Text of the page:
Report: Iran moves missiles to Iraq that can hit Tel Aviv

August 31, 2018

Source: Report: Iran moves missiles to Iraq that can hit Tel Aviv

Zelzal, Fateh-110 and Zolfaqar missiles have ranges of between 200-700 km, making Israel’s main coastal city vulnerable if deployed in southern or western Iraq; ‘The logic was to have a backup plan if Iran was attacked. The numbers can be increased if necessary,’ says one Iranian official; Israel issues no immediate comment.

The move is meant to give Tehran the means to hit regional foes, the sources said, and would place Israel within direct striking ditance.

The Zelzal, Fateh-110 and Zolfaqar missiles in question have ranges of about 200 km to 700 km, putting Saudi Arabia’s capital Riyadh or Tel Aviv within striking distance if the weapons were deployed in southern or western Iraq.

Fateh-110 ballistic missile

Fateh-110 ballistic missile

Iran’s Sunni Muslim Gulf neighbours and its arch-enemy Israel have expressed concerns about Tehran’s regional activities, seeing it as a threat to their security.Israeli officials did not immediately respond to requests for comment about the missile transfers.

Prime Minister Benjamin Netanyahu said on Wednesday that anybody that threatened to wipe Israel out “would put themselves in a similar danger”.

“Those who threaten to wipe us out, put themselves in a similar danger, and in any event will not achieve their goal,” the prime minister said during a ceremony to rename the nuclear research center after the late Israeli statesman Shimon Peres.

“Our enemies know very well what Israel is capable of, they know our policy, and anyone who tries to harm us—we will harm them,” Netanyahu added.

The Western source said the number of missiles was in the 10s and that the transfers were designed to send a warning to the United States and Israel, especially after air raids on Iranian troops in Syria. The United States has a significant military presence in Iraq.

Any sign that Iran is preparing a more aggressive missile policy in Iraq will exacerbate tensions between Tehran and Washington, already heightened by US President Donald Trump’s decision to pull out of a 2015 nuclear deal with world powers.

It would also embarrass France, Germany and the United Kingdom, the three European signatories to the nuclear deal, as they have been trying to salvage the agreement despite new US sanctions against Tehran.

PM Netanyahu speaking at dedication ceremony in Dimona (Photo: Gov. Press Office)

PM Netanyahu speaking at dedication ceremony in Dimona (Photo: Gov. Press Office)

According to three Iranian officials, two Iraqi intelligence sources and two Western intelligence sources, Iran has transferred short-range ballistic missiles to allies in Iraq over the last few months. Five of the officials said it was helping those groups to start making their own.

“The logic was to have a backup plan if Iran was attacked,” one senior Iranian official told Reuters. “The number of missiles is not high, just a couple of dozen, but it can be increased if necessary.”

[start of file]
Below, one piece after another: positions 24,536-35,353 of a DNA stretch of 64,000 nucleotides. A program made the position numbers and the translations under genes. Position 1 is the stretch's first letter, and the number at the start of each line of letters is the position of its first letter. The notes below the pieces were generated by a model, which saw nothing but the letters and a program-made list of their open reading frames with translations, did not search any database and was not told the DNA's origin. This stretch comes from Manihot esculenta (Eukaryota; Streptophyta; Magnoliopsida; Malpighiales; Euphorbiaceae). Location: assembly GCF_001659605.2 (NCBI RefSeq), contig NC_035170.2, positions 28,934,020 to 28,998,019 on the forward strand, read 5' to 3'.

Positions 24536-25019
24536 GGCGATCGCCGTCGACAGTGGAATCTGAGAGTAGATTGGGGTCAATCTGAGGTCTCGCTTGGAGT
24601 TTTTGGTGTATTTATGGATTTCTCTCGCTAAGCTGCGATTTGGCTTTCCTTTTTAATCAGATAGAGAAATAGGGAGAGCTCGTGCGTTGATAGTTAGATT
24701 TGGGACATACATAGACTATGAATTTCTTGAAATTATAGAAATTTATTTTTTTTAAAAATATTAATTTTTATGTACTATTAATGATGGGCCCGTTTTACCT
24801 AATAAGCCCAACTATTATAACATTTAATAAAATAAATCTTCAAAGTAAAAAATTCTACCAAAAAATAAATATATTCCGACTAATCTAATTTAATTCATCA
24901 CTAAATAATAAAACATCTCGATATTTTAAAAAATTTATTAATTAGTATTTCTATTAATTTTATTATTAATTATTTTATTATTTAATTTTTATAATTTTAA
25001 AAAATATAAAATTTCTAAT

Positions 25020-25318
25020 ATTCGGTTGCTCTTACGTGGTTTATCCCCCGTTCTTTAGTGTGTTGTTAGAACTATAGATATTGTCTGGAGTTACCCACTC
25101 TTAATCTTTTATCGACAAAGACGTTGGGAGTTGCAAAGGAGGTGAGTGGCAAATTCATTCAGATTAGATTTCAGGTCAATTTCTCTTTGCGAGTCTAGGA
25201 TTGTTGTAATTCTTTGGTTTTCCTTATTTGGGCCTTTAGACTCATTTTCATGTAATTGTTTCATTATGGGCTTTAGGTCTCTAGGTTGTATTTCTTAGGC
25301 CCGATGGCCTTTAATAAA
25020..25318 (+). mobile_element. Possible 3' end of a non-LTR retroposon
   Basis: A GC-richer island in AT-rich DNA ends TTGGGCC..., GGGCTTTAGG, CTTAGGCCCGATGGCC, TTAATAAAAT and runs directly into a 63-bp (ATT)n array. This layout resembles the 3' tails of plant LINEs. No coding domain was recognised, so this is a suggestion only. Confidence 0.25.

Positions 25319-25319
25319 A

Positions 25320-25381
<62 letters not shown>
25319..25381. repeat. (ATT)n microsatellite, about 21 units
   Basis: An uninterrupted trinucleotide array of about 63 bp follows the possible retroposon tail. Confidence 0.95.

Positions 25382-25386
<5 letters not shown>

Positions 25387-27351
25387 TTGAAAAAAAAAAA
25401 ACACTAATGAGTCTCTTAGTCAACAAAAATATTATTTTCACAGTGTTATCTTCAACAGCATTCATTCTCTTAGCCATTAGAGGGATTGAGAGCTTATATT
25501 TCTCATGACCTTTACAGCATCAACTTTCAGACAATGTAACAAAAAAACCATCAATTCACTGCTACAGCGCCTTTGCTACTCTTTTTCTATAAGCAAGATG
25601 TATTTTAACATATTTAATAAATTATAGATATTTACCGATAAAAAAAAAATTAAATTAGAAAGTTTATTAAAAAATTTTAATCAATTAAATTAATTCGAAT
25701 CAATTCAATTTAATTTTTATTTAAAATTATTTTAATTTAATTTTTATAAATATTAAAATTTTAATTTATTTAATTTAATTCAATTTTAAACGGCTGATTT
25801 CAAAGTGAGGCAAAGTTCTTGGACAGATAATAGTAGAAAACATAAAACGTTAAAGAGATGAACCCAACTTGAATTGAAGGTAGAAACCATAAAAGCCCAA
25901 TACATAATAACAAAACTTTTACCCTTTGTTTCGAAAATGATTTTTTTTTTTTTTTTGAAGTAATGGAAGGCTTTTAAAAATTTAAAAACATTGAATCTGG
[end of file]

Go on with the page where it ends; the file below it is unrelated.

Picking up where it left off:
Iran has previously said its ballistic missile activities are purely defensive in nature. Iranian officials declined to comment when asked about the latest moves.

The Iraqi government and military both declined to comment.

The Quds Force, the overseas arm of Iran’s powerful Islamic Revolutionary Guard Corps (IRGC), has bases in both those areas. Quds Force commander Qassem Soleimani is overseeing the program, three of the sources said.

Western countries have already accused Iran of transferring missiles and technology to Syria and other allies of Tehran, such as Houthi rebels in Yemen and Lebanon’s Hezbollah.

Missile production line

“It seems Iran has been turning Iraq into its forward missile base,” the Western source said.

The Iranian sources and one Iraqi intelligence source said a decision was made some 18 months ago to use militias to produce missiles in Iraq, but activity had ramped up in the last few months, including with the arrival of missile launchers.

“We have bases like that in many places and Iraq is one of them. If America attacks us, our friends will attack America’s interests and its allies in the region,” said a senior IRGC commander who served during the Iran-Iraq war in the 1980s.

The Western source and the Iraqi source said the factories being used to develop missiles in Iraq were in al-Zafaraniya, east of Baghdad, and Jurf al-Sakhar, north of Kerbala. One Iranian source said there was also a factory in Iraqi Kurdistan.

The areas are controlled by Shi’ite militias, including Kata’ib Hezbollah, one of the closest to Iran. Three sources said Iraqis had been trained in Iran as missile operators.

The Iraqi intelligence source said the al-Zafaraniya factory produced warheads and the ceramic of missile moulds under former President Saddam Hussein. It was reactivated by local Shi’ite groups in 2016 with Iranian assistance, the source said.

A team of Shi’ite engineers who used to work at the facility under Saddam were brought in, after being screened, to make it operational, the source said. He also said missiles had been tested near Jurf al-Sakhar.

The US Central Intelligence Agency and the Pentagon declined to comment.

One US official, speaking on condition of anonymity, confirmed that Tehran over the last few months has transferred missiles to groups in Iraq but could not confirm that those missiles had any launch capability from their current positions.